West Virginia State Trespassing Laws

By | March 1, 2023

If you want to keep your property safe and protected from trespassers and avoid trespassing when you are out on an adventure, you’ll need a thorough understanding of your home state’s trespassing laws.

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Only by understanding the trespassing laws in your state will you know precisely where your rights begin when it comes to properties you control, and know what is demanded of you when it comes to respecting the property of others.

But, just like every other law in the land, each and every state puts its own spin on its trespass statutes.

Today we are looking at West Virginia. West Virginia’s trespassing laws are not particularly difficult to understand.

They are extremely long, and that means you’ll have to read for a while and read carefully if you want to understand them in their entirety.

You’ll definitely want to know about the signage requirements in the state and also the punishments and financial penalties should you trespass on someone else’s property.

Keep reading, and I will tell you more.

West Virginia Trespassing Law Overview

  • Most types of trespassing in West Virginia are misdemeanors, but a few specific violations are felonies.
  • West Virginia has many special statutes covering trespassing on government property, railroads, schools, mines, and other installations.
  • West Virginia requires posted signage for protecting certain kinds of property.

What Constitutes Trespassing in West Virginia?

Though the common definition of trespassing is well understood, every state has its own specific definition as it applies to use throughout the statutes on the subject.

In the case of West Virginia, trespass is usually specifically defined in the context of each statute describing the crime.

But it can be broadly described as knowingly entering or remaining on the property of another without a license, invitation, or authorization and doing so knowingly.

Depending on whether or not the property is fenced or posted with no-trespassing signs this might increase the severity of the violation.

As I mentioned above in the introduction, West Virginia is unfortunately another state with tons and tons of lengthy laws on the subject, and that means you have lots of reading to do but below there is an excerpt from 61-3B-3 which defines trespassing on a property other than a structure or conveyance:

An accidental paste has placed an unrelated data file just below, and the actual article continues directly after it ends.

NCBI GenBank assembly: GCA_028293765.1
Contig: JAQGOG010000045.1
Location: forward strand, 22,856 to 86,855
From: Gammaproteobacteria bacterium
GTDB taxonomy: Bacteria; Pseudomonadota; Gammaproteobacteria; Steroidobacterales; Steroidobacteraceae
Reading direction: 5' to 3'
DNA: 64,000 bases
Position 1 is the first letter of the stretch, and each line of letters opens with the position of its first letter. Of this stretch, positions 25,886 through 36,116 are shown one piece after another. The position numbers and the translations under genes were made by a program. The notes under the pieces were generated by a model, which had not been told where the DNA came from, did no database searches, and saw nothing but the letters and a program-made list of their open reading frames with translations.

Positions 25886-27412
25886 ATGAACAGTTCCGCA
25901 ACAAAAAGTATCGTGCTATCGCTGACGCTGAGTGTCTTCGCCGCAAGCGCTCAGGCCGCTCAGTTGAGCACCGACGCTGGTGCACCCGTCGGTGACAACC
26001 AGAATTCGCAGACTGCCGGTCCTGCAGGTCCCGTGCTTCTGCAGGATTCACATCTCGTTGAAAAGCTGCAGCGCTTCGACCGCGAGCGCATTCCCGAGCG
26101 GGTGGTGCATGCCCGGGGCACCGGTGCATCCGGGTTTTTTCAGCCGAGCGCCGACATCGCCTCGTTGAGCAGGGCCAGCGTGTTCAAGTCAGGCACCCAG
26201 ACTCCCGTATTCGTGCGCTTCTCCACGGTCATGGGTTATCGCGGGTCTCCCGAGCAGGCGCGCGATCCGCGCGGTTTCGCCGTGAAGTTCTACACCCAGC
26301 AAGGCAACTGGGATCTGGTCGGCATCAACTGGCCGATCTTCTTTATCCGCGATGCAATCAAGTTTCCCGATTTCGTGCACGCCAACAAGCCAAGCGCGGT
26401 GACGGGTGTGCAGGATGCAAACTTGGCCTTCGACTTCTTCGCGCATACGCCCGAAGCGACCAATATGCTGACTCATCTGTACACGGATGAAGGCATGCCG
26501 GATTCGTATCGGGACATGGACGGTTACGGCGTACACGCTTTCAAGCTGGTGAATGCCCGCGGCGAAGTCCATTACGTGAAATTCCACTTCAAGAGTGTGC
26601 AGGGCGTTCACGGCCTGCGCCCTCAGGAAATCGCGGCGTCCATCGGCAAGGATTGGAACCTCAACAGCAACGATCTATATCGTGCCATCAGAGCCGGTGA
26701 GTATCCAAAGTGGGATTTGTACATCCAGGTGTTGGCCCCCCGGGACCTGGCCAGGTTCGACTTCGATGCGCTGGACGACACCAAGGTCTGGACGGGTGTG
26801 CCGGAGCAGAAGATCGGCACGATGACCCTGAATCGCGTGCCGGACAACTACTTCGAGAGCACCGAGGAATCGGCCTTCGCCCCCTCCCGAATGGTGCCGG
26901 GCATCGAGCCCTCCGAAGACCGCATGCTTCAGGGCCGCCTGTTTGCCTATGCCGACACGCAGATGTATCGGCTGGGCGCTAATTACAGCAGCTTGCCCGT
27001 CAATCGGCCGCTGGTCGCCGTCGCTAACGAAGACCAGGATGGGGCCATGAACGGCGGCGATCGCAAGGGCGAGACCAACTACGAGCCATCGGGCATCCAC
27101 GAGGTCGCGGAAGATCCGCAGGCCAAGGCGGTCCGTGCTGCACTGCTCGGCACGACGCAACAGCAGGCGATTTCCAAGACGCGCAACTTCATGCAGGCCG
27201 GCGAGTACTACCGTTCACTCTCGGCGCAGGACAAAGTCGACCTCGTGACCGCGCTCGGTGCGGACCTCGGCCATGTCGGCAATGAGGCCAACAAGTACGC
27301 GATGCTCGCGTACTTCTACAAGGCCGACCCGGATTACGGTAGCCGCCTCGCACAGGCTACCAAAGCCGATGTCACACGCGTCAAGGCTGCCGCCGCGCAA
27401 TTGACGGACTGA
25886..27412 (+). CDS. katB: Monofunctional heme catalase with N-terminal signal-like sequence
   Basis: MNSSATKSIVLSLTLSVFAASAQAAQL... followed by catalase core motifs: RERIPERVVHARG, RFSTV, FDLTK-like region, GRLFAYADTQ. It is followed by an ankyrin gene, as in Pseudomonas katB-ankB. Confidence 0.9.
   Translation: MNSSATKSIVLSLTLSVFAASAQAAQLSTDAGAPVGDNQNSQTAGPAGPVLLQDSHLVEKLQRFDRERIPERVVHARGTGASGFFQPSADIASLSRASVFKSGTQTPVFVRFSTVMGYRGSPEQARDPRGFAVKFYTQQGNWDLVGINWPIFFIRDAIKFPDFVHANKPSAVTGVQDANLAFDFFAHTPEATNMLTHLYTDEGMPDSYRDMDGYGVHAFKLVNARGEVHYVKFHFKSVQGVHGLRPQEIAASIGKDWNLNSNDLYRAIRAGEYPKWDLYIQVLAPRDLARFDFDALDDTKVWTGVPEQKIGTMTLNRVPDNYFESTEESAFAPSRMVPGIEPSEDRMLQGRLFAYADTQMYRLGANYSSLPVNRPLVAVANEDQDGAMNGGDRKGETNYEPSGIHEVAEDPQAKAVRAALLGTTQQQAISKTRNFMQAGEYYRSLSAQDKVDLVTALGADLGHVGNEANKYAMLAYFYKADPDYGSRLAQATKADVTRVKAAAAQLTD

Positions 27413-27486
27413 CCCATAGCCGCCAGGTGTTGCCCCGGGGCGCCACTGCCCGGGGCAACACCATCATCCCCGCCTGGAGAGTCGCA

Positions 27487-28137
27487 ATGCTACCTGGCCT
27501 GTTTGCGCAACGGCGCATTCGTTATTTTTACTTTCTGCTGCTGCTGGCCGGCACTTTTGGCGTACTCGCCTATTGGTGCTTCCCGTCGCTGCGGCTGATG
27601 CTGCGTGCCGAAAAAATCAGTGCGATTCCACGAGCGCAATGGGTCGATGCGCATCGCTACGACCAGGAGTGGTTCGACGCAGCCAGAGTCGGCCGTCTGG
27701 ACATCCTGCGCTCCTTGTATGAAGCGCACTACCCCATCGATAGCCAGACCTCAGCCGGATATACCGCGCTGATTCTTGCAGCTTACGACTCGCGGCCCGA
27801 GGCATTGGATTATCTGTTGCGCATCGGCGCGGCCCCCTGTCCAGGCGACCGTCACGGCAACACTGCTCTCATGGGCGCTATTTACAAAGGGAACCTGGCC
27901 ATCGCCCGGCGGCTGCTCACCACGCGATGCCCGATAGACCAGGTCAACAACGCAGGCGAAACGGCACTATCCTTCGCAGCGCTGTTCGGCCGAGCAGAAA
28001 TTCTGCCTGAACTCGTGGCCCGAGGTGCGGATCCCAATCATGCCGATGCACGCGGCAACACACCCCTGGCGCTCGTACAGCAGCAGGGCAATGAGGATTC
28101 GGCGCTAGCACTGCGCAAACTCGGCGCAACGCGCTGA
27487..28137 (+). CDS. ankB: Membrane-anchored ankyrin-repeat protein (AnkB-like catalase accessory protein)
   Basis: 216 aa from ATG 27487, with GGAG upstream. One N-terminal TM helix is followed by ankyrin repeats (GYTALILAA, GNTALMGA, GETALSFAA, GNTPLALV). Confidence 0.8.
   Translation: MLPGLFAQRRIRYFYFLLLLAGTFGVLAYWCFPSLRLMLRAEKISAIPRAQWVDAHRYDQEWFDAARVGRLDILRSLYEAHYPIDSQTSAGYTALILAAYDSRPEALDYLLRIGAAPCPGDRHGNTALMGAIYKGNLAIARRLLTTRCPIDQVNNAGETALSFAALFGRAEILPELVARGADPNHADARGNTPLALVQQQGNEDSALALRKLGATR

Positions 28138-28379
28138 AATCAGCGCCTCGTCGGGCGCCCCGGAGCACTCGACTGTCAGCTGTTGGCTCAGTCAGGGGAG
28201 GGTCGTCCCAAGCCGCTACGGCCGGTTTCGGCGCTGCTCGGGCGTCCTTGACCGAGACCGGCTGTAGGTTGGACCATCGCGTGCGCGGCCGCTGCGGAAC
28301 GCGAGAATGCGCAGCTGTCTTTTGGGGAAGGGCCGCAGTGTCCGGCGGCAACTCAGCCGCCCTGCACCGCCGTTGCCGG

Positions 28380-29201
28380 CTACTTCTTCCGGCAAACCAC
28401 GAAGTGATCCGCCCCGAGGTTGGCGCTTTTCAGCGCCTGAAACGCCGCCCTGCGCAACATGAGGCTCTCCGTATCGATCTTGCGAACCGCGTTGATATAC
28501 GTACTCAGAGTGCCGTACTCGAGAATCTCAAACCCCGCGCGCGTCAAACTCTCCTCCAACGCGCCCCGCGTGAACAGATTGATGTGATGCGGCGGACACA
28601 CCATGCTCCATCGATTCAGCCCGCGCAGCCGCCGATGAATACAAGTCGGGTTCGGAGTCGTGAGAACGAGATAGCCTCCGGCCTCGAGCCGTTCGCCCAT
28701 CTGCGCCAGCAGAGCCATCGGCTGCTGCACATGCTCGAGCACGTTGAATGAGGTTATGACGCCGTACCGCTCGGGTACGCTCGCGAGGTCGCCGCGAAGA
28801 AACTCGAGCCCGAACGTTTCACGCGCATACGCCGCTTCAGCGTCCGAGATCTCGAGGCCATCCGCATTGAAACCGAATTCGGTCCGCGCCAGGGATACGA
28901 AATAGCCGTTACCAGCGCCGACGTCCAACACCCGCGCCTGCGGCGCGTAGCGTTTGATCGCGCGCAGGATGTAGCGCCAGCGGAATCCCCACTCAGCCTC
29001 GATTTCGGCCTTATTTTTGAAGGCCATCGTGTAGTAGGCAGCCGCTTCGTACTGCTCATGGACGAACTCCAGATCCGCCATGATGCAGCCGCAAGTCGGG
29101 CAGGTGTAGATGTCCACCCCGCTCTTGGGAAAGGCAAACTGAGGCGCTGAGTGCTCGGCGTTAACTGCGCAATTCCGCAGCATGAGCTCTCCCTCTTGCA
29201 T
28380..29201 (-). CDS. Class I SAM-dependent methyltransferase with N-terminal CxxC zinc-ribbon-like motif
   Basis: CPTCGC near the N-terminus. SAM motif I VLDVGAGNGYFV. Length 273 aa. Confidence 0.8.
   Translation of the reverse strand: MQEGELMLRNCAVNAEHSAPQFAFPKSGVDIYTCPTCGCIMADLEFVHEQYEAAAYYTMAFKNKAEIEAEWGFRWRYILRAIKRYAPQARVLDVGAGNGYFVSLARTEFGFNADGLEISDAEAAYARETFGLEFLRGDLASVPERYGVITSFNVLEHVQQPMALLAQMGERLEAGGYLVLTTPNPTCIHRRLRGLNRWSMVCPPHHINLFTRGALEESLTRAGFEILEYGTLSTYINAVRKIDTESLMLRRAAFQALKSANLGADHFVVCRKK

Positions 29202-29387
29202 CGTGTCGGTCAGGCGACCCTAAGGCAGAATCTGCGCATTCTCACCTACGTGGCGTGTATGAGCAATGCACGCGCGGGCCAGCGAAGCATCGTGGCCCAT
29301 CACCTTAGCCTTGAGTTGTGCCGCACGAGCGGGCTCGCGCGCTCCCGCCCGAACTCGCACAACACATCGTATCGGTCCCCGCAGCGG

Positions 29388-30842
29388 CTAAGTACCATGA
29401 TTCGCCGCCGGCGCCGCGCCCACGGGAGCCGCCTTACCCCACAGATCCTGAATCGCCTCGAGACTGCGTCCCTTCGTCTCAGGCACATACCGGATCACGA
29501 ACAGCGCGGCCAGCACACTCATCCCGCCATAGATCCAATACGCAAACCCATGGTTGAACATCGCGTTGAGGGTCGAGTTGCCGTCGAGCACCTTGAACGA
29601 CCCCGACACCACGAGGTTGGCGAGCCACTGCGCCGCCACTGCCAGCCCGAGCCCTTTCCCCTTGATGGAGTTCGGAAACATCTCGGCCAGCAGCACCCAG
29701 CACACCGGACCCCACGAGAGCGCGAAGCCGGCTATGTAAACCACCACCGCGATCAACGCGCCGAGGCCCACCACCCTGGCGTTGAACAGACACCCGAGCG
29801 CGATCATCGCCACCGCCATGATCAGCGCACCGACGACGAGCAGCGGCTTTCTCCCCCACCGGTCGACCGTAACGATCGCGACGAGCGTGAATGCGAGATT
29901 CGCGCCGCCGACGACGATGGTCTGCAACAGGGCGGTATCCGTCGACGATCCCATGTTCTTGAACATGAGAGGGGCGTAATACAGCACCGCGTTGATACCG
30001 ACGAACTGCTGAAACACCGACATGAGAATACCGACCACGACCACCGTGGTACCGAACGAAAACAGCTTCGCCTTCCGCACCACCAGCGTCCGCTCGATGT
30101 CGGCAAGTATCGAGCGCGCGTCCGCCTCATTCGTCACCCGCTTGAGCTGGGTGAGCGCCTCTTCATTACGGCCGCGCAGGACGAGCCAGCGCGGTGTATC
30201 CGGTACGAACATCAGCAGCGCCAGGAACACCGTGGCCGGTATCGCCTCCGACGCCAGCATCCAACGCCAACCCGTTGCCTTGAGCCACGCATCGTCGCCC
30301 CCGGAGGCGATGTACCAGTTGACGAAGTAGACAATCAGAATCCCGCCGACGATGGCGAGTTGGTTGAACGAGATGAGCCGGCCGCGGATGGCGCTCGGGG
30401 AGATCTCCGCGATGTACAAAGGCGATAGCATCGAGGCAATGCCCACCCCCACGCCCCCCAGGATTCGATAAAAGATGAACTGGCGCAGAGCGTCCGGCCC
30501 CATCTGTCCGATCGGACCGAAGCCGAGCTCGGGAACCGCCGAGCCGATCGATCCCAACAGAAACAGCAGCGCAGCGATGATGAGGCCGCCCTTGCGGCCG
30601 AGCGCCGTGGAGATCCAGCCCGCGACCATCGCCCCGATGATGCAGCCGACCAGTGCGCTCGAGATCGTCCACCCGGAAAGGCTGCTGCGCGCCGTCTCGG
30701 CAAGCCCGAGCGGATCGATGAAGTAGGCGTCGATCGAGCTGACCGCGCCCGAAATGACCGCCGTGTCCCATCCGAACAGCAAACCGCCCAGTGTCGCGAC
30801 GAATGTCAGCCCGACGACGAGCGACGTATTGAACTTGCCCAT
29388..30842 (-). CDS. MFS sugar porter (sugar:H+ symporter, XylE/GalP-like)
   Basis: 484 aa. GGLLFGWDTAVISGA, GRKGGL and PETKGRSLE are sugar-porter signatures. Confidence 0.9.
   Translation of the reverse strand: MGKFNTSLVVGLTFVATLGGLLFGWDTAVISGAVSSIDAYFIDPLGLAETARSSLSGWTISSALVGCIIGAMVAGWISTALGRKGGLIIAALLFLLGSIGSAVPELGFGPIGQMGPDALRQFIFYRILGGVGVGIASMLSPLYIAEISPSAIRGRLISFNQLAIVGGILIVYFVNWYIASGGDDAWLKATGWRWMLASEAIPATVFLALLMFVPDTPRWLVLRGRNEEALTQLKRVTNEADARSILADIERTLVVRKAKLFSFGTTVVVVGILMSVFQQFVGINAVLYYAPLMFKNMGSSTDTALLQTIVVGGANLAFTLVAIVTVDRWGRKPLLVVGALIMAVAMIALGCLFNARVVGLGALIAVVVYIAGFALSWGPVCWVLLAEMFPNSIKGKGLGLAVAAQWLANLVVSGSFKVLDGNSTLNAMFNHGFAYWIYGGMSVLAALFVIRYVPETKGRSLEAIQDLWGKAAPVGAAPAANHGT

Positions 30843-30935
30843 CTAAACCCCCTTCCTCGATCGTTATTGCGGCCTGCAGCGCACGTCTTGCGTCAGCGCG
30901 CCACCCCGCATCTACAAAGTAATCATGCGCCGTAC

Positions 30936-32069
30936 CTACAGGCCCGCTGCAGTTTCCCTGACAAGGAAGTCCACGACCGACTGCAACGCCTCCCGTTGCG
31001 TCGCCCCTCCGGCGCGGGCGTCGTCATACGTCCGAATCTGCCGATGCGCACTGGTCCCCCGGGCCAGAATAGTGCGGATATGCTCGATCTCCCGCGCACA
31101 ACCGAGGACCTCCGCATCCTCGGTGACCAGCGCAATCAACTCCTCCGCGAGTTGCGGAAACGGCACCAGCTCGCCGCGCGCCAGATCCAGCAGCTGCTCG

61-3B-3. Trespass on Property Other Than Structure or Conveyance
(a) It is an unlawful trespass for any person to knowingly, and without being authorized, licensed or invited, to enter or remain on any property, other than a structure or conveyance, as to which notice against entering or remaining is either given by actual communication to such person or by posting, fencing or cultivation.
(b) First offense conviction. — Upon a first trespassing conviction pursuant to subsection (a) of this section, the person is guilty of a misdemeanor and shall be fined not less than $100 nor more than $500.
(c) Second offense conviction. — Upon a second trespassing conviction pursuant to subsection (a) of this section, the person is guilty of a misdemeanor and shall be fined not less than $500 nor more than $1,000.
(d) Third offense conviction. — Upon a third and subsequent trespassing conviction pursuant to subsection (a) of this section, the person is guilty of a misdemeanor and shall be fined not less than $1,000 nor more than $1,500.

Does West Virginia Require “No Trespassing” Signs?

Yes. No-trespassing signs are required for protecting certain kinds of property in West Virginia assuming they are not fenced or specific, personal notice is not given to individuals who may trespass.

Additionally, West Virginia has fairly specific requirements for posting signage, namely the interval, the size of the text on the sign, and a requirement for posting at entrances to the property and at driveways.

You can read about the specific posting requirements for signage in 61-3B-1:

61-3B-1. Definitions
(4) “Posted land” is land that has:
(A) Signs placed not more than five hundred feet apart, along and at each corner of the boundaries of the land. The signs shall be reasonably maintained, with letters of not less than two inches in height and the words “no trespassing”. The signs shall be placed along the boundary line and at all roads, driveways and gates of entry onto the posted land so as to be clearly noticeable from outside of the boundary line; or
(C) It is not necessary to give notice by posting on any enclosed land or place not exceeding five acres in area on which there is a dwelling house or property that by its nature and use is obviously private in order to obtain the benefits of this article pertaining to trespass on enclosed lands.